Out of more than 10,000 military veterans in methadone maintenance therapy, 33.2% also had a comorbid serious mental illness and they used available services, as well as filled their prescriptions on a routine basis, despite the perception that there is a general lack of compliance among these patients, said Carla Marienfeld, MD, and Robert Rosenheck, MD, both of Yale University, at the American Academy of Addiction Psychiatry annual meeting.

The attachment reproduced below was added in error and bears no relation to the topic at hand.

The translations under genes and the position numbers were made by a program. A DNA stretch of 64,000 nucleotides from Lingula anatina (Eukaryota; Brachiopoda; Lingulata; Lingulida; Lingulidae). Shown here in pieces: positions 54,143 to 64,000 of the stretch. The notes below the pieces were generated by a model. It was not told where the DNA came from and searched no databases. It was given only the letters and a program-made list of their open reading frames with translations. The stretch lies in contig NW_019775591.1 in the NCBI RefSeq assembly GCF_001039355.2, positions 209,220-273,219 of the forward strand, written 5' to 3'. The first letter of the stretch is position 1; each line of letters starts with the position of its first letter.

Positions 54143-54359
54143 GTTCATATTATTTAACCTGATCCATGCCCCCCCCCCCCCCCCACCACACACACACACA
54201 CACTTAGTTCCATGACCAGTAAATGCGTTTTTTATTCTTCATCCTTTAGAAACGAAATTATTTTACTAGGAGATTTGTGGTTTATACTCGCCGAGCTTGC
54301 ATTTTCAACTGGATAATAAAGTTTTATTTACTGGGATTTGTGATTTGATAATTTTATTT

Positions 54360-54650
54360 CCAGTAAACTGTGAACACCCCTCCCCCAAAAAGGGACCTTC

“Patients who are dually diagnosed with both serious mental illness and substance use disorders are often perceived to have greater difficulty attending appointments, taking their medication; there’s a stigma that exists around these patients that they don’t actually use very much service, that they’re hard to get to come in, they don’t follow through with what they’re supposed to do,” Marienfeld said.
But the study results show that these assumptions “may not be the case,” she added. “This could imply that the structure of methadone maintenance therapy leads to improved adherence to medications prescribed and possibly improved health outcomes.”
Read more at: http://www.medpagetoday.com/MeetingCoverage/AAAP/49024
Source: MedPageToday.com – December 9, 2014